Reconnect Compliance Report FAQ

 

Where can I find the Microsoft Forms submission tool?
 
Michigan Reconnect Annual Compliance Report (2022-2023 Academic Year)
 
 
When is the report due?
 
Friday, June 30. It will continue to be due on June 30 for the lifetime of the program.
 
 
Why is the report so long?
 
We hear you! There’s a lot that institutions need to respond to in this report. A few things to note:

 
 
Who should I contact with questions?
 
Start with Dr. Rachel MacMaster at macmasterr@michigan.gov. If she is unavailable or unable to answer your questions, then contact Ava Attari at attaria@michigan.gov.
 
 
How will this data be used?
 
Your responses will be aggregated and used to report on Michigan Reconnect in its annual report to the state legislature. Sixty by 30 will also use the information gathered from the report to identify areas where the office can be of assistance and where there are opportunities for growth across the Michigan community colleges.
 
 
What other data will be used to complement my institution’s submission?
 
Sixty by 30, in consultation with CEPI and MCCA, will supplement your submission with a variety of quantitative data. This includes, but is not limited to:
•    Enrollment counts (all students, adult students, Reconnect students) with demographic breakdowns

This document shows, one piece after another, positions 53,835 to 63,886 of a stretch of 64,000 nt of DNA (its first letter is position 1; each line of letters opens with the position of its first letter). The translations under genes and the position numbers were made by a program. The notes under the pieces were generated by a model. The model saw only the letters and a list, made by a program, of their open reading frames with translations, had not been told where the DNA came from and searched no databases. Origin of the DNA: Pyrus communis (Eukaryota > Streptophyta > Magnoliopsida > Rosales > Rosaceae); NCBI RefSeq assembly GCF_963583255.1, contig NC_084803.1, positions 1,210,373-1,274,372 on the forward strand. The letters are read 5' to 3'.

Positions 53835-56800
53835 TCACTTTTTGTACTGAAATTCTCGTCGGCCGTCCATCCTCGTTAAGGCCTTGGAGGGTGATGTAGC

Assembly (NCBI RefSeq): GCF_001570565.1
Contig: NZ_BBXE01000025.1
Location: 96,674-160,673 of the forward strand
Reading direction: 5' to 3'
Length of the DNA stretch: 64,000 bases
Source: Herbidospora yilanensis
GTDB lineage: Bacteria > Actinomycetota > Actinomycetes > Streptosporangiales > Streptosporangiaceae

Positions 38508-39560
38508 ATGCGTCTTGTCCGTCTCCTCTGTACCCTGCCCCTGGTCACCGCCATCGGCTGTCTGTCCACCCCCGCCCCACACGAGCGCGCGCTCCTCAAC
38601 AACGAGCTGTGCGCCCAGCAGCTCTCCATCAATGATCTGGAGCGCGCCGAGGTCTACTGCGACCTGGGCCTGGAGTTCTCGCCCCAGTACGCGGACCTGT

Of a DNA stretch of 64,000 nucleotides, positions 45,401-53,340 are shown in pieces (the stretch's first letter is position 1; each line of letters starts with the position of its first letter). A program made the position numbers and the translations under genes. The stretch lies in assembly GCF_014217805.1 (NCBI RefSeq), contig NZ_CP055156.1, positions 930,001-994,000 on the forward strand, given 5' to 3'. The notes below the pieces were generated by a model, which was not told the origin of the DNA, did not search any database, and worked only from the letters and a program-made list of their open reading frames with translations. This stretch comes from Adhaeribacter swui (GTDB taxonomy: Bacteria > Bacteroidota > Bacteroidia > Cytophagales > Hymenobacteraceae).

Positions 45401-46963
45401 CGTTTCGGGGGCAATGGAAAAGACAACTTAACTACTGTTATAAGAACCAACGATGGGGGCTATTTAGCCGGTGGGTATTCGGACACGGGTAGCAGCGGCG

•    Transfers in and out of your institution
•    Courses offered by your institution (aggregated by ACS code)
•    Success/graduation rates over time
•    Number of recipients/dollar amounts of wraparound funds from Sixty by 30
•    Gateway course enrollment and pass rates
 
 
When will we receive the baseline data on adult student success?
 
•    CEPI has calculated the completion rates and Sixty by 30 is liaising with them on how to get them sent to the colleges. They should be distributed by the end of May.
 
 
The report asks for All Students regardless of age. Is this to be degree-seeking students only? We have a large percentage of dual enrolled high school students (60% of our enrollment) who would not be considered degree-seeking and would, therefore, throw off our data. Am I correct that we are only to report on students who have completed a high school diploma or GED prior to entering our institution?
 
We’re using CEPI definitions for creating the cohorts. This means the following:
•    Students enrolled in, or having received an undergraduate certificate or associate degree from, a Michigan community college or tribally controlled postsecondary institution in the reporting year.
•    Only undergraduate, degree-seeking students are included.
•    Dually enrolled, Early Middle College, and other high school students are excluded.
•    For credential metrics, only students who earned an associate degree or undergraduate certificate are included. Students who earned other levels of academic awards are excluded.
 
So the short answer is yes, please exclude high school students who have not received a high school diploma or equivalency.
 
 
I was forwarded a link to the updated compliance report due in June. I noticed a lot of tables that said data would be supplied by 60x30 – do we have access to that information already?